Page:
Native speaker program supports Spanish speaking students at BHS

Coming into high school, many Latinx students already have a strong degree of bilingualism. These students are in search of something more than just a language class, and Spanish for Native Speakers (SNS) does just this. 

The SNS program was created in order to offer a Spanish track for students who already spoke the language at home. This mission cultivates a rich academic environment. SNS classes foster community, uphold high academic standards, share important cultural perspectives, and empower students. 

With over 20 percent of Berkeley High students being a part of the Latinx community, SNS offers an opportunity for those with Spanish-speaking origins to unite. The program embraces community in a way that is unmatched in many other environments, as learning with other native Spanish speakers can be a bonding experience. 

The SNS program also presents a variety of cultural perspectives for students to interpret and analyze. From literature to poetry and film, the class focuses on stories from different Latin American figures. The history and culture of the Spanish language is explored, as well as the legacy of colonialism in Latin America, are discussed, helping students deepen their understanding.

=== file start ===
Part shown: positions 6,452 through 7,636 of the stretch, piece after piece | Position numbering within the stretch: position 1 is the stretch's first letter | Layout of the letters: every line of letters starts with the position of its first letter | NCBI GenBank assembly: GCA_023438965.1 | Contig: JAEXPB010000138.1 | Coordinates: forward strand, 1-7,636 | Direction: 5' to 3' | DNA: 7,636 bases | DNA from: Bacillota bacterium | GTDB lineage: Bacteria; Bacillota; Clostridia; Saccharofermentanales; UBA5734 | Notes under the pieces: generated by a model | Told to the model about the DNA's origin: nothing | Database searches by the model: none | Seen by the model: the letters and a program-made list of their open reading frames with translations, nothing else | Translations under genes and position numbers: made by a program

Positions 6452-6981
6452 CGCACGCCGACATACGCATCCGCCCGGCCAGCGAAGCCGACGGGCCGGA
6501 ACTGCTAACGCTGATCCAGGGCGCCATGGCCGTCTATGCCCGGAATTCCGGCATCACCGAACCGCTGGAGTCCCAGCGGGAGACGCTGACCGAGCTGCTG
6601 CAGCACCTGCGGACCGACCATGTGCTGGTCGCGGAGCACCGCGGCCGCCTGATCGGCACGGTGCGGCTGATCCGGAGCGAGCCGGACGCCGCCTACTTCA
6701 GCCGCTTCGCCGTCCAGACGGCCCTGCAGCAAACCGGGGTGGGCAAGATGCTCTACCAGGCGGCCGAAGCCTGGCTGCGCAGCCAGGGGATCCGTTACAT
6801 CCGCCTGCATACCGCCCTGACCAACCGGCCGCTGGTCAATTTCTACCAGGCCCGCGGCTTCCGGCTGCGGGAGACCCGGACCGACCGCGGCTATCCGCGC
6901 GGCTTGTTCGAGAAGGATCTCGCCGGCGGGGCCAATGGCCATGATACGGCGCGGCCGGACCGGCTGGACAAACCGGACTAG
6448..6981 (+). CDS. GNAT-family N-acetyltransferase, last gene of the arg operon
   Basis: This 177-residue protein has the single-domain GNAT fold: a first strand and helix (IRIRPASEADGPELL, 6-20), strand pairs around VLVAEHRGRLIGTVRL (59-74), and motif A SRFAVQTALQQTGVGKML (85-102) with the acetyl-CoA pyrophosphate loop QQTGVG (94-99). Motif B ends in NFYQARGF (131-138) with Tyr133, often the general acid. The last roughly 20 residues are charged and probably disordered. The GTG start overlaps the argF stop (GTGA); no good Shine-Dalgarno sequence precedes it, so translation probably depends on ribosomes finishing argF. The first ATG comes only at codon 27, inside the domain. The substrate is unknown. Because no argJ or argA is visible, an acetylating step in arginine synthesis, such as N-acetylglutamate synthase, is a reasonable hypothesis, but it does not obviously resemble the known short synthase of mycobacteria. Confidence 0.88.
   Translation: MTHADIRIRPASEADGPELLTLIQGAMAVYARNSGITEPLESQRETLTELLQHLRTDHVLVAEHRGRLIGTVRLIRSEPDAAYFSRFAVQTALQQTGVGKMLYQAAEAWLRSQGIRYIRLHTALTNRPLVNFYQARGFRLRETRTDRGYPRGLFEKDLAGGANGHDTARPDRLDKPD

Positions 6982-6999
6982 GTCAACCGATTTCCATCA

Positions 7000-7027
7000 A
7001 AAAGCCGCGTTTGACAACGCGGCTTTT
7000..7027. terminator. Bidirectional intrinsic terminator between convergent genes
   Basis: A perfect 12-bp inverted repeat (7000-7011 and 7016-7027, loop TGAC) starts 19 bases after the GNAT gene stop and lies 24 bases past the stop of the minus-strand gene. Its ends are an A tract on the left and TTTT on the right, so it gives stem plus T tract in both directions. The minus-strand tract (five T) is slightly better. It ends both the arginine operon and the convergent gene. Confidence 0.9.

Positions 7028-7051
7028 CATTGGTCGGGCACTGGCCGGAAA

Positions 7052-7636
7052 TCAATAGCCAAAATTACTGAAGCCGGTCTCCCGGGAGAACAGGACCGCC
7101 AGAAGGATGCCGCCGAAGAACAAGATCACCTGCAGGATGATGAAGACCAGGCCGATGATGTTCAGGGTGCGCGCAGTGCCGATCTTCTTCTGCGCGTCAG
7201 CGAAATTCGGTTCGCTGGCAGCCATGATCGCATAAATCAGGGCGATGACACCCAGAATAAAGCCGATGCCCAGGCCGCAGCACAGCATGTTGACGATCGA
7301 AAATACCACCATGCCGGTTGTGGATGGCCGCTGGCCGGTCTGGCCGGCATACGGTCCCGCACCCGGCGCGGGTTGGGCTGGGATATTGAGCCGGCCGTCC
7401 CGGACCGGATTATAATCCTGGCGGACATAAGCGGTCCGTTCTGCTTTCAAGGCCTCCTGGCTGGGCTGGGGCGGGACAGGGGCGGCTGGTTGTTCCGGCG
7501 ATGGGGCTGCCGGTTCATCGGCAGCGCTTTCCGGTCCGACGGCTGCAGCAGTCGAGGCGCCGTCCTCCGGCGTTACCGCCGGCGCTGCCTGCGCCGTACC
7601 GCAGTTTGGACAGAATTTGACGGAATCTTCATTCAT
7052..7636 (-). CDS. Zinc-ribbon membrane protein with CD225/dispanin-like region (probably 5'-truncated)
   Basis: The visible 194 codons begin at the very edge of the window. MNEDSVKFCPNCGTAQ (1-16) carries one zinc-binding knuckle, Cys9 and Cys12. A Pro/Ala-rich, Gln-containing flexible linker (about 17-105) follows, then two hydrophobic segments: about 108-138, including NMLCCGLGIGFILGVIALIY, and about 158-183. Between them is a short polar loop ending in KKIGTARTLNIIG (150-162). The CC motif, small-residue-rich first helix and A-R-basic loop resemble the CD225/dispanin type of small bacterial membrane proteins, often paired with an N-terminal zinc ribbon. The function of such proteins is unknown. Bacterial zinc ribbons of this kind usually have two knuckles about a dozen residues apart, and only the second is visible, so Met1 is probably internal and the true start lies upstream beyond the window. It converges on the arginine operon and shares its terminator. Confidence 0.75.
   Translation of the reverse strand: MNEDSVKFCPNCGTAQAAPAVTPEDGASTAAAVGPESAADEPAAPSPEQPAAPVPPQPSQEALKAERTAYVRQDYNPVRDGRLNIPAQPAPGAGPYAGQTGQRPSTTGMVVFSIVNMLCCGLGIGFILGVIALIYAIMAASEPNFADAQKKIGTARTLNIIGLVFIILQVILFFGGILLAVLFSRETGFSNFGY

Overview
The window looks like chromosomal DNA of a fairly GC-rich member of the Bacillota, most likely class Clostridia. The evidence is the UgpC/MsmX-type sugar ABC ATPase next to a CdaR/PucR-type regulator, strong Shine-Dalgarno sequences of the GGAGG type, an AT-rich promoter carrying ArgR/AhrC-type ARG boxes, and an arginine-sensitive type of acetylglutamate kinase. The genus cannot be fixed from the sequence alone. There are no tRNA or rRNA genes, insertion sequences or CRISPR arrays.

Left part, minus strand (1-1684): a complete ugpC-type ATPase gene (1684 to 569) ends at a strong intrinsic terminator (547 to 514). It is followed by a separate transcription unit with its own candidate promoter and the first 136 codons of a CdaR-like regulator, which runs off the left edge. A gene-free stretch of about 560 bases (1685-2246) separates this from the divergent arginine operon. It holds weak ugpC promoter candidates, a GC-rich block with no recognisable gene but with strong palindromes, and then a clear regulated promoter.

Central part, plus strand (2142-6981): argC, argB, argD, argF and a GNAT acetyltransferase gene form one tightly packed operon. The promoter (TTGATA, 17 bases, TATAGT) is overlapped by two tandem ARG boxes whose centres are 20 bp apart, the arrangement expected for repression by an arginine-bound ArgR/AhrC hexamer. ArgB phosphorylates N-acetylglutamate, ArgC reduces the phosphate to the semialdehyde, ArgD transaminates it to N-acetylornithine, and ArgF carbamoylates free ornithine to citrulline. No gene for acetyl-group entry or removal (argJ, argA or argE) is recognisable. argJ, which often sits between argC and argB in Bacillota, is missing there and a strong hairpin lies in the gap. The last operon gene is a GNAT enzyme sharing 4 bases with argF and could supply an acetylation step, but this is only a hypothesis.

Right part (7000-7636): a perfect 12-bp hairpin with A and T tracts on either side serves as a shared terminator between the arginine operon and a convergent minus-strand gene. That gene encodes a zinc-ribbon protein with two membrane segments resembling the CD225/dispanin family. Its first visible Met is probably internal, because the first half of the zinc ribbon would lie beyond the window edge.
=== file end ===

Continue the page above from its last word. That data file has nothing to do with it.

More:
Critics of the SNS program believe the classes completely separate native speakers from non-native speakers. This is not true. While the SNS program focuses on native-speaking students, there are also many non-native speakers in the classes. 

Non-native speakers in SNS benefit greatly from the program. The exploration of culture in the class can contribute to global awareness and open-mindedness. Non-native speakers can also grow academically with the help of their native-speaking classmates. Due to the rigor of the classes, native speakers can help non-native speakers improve their language skills. The opportunity for native speakers to lend support is uplifting and vastly helps non-native speakers.

This is all to say that the SNS program is one of empowerment for Latinx students. It is a place to share their understanding  and ideas with non-native speakers in acts of support. It is a program that cultivates a close-knit community of Spanish-speaking students, and is most importantly a program that teaches the important histories and cultures of the students who are a part of it.